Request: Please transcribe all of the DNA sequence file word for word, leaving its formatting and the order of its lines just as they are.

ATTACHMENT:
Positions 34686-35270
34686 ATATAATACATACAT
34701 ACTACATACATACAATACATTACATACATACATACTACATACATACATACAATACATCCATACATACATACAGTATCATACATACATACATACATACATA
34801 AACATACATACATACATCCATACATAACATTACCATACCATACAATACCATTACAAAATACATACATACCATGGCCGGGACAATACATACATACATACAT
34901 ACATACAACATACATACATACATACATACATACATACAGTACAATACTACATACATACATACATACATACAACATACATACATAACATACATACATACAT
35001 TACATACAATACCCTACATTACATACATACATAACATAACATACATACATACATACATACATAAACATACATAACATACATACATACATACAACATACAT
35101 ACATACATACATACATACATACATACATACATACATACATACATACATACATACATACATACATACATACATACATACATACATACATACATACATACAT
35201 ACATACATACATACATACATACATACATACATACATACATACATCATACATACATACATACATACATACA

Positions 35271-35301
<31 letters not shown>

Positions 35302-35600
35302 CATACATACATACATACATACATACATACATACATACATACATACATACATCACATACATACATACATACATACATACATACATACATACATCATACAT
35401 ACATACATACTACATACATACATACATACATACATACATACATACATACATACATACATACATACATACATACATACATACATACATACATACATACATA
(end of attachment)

Positions 34686-35270
34686 ATATAATACATACAT
34701 ACTACATACATACAATACATTACATACATACATACTACATACATACATACAATACATCCATACATACATACAGTATCATACATACATACATACATACATA
34801 AACATACATACATACATCCATACATAACATTACCATACCATACAATACCATTACAAAATACATACATACCATGGCCGGGACAATACATACATACATACAT
34901 ACATACAACATACATACATACATACATACATACATACAGTACAATACTACATACATACATACATACATACAACATACATACATAACATACATACATACAT
35001 TACATACAATACCCTACATTACATACATACATAACATAACATACATACATACATACATACATAAACATACATAACATACATACATACATACAACATACAT
35101 ACATACATACATACATACATACATACATACATACATACATACATACATACATACATACATACATACATACATACATACATACATACATACATACATACAT
35201 ACATACATACATACATACATACATACATACATACATACATACATCATACATACATACATACATACATACA

Positions 35271-35301
<31 letters not shown>

Positions 35302-35600
35302 CATACATACATACATACATACATACATACATACATACATACATACATACATCACATACATACATACATACATACATACATACATACATACATCATACAT
35401 ACATACATACTACATACATACATACATACATACATACATACATACATACATACATACATACATACATACATACATACATACATACATACATACATACATA